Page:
The only time I have ever been told to "grow up" has usually been after laughing at an obscene joke.  Usually involving fecal matter of some kind.  But recently the phenomenon of what it truly means to "grow up" has me dumbfounded. 

Did I miss the Adulthood for Dingbats 101 course in college? 

Us twenty-somethings have an obsession with the notion of growing up.  It's an unknown medium for some of us.  An unidentifiable sticky goo that we think might be peanut butter but we can't be sure.  But why is it so hard to figure out for quasi-brain-damaged folks like myself?

It seems easy enough to understand on the surface:

  1.  Get an education
  2.  Get a job
  3.  Make money
  4.  Find someone to take care of you as you slowly decompose
  5.  Have children to carry on your legacy and have all your stuff after you peace out to heaven
  6.  Do something that makes the Earth less shitty
  7.  Meet all the cool dead people in the afterlife

Sounds simple, yeah?

For some ludicrous reason, a lot of us think we could quite possibly die by 30.  Just saying the word "thirty" makes me feel physically ill.  And when I say things like that I get slapped in the face by my parents.  Because they are like...old, old.

30 certainly isn't old and 23 is no ancient artifact.  But when you think you are on the brink of adulthood, you start to panic about where your life could look at that point.  Because up until now, life was fairly predictable (I mean brain injuries aside).  I knew I would go to college.  I knew what I could study and I could pick my roommates.  I could find part-time employment at coffee shops and summer camps.  It seemed like a steady course.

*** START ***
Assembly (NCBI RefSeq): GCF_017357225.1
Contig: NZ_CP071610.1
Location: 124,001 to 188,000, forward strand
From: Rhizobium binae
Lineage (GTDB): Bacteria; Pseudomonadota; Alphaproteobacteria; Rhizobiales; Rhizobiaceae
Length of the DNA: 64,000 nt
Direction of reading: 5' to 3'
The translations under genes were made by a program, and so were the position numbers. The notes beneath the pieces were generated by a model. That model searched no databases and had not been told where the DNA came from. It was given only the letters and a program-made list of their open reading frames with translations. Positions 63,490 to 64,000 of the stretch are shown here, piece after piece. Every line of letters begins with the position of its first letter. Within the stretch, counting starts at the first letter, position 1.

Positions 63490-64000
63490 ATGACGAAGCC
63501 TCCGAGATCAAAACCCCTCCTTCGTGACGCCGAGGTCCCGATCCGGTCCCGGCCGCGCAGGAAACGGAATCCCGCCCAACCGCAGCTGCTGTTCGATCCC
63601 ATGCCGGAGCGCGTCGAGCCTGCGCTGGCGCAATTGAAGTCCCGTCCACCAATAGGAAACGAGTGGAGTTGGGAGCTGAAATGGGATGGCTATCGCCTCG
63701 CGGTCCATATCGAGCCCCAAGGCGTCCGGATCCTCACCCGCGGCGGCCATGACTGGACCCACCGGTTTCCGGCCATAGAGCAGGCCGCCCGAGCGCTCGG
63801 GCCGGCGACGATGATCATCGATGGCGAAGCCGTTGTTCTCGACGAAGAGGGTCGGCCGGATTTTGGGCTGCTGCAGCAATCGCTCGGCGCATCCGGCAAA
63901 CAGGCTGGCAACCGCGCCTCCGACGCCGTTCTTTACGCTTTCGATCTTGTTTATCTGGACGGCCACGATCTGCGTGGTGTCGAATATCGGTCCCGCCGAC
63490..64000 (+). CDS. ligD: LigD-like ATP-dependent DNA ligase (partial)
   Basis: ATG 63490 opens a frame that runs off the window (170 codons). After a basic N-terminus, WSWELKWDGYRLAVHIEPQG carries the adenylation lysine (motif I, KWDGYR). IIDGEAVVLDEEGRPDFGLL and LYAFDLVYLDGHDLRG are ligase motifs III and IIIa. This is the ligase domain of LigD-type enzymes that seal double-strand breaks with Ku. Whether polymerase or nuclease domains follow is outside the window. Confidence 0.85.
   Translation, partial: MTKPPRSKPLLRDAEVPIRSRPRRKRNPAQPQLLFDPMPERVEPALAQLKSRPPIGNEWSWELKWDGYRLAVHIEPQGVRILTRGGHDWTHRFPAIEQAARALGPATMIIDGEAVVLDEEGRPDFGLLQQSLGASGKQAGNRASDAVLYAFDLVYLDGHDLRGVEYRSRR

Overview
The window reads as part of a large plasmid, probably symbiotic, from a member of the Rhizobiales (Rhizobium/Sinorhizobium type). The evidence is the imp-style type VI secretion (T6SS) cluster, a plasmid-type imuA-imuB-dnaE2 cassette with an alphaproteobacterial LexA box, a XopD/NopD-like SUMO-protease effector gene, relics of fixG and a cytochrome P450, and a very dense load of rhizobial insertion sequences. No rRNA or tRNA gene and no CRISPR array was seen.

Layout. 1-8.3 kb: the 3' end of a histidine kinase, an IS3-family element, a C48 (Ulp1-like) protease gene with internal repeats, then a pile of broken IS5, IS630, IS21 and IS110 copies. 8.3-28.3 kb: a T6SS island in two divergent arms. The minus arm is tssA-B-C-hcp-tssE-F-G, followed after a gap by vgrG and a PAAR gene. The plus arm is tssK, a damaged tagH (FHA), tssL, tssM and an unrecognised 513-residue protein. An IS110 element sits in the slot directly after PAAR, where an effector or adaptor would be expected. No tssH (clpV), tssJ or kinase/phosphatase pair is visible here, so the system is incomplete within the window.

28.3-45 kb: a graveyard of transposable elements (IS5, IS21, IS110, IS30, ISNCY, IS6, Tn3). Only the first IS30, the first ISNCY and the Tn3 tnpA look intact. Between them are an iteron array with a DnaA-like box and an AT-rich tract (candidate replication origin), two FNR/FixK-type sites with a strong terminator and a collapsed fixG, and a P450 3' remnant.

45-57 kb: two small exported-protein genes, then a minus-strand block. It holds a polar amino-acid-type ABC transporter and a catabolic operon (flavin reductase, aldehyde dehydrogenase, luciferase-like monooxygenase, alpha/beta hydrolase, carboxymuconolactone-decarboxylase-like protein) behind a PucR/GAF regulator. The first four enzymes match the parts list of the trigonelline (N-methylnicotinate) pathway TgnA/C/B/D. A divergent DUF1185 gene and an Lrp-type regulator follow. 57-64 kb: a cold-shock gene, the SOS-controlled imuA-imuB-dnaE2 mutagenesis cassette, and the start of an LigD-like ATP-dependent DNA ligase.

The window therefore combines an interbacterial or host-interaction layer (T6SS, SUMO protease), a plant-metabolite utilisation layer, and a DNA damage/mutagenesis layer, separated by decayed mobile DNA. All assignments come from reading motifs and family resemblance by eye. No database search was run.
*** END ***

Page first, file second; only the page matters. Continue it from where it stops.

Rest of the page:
And then the real world slapped me in the face faster than my $40,000 dollar History diploma. 

Yet I still managed to slip into what I like to call "Fake Adulthood."  I moved back home with my parents for my unpaid internship and became completely reliant on my family.  All indicators pointed to me being an adult by name but a child by trade. 

I began to feel silly.

Even though I was busting my ass at my internship, I couldn't support myself financially.  I had to ask for gas and food money and texted my parents when I couldn't be home for dinner.  I started to compare myself to everyone else my age.  They were living in big cities, with big people jobs and big people shitty apartments.  They had successful relationships and were getting engaged, married, and were even trying to have kids.  On purpose.  I wanted to be a big person too.  I just didn't know how.

I probably still don't.  But I've come quite a ways since I first slipped into Fake Adulthood.

I am still busting my ass at my unpaid internship.  But I now have a job lined up because I have worked so hard.  I still live at home with my parents and dog, but I am now able to start looking at creepy Craigslist ads and plan to move out soon once a steady flow of real person income starts to flow my direction. 

It might not look like a lot right now.  But someday it will be something.

The twenties are a time for adventure, hard work, and scuffed kneecaps.  Oh, and maybe a few brain surgeries.  Gotta have some of those!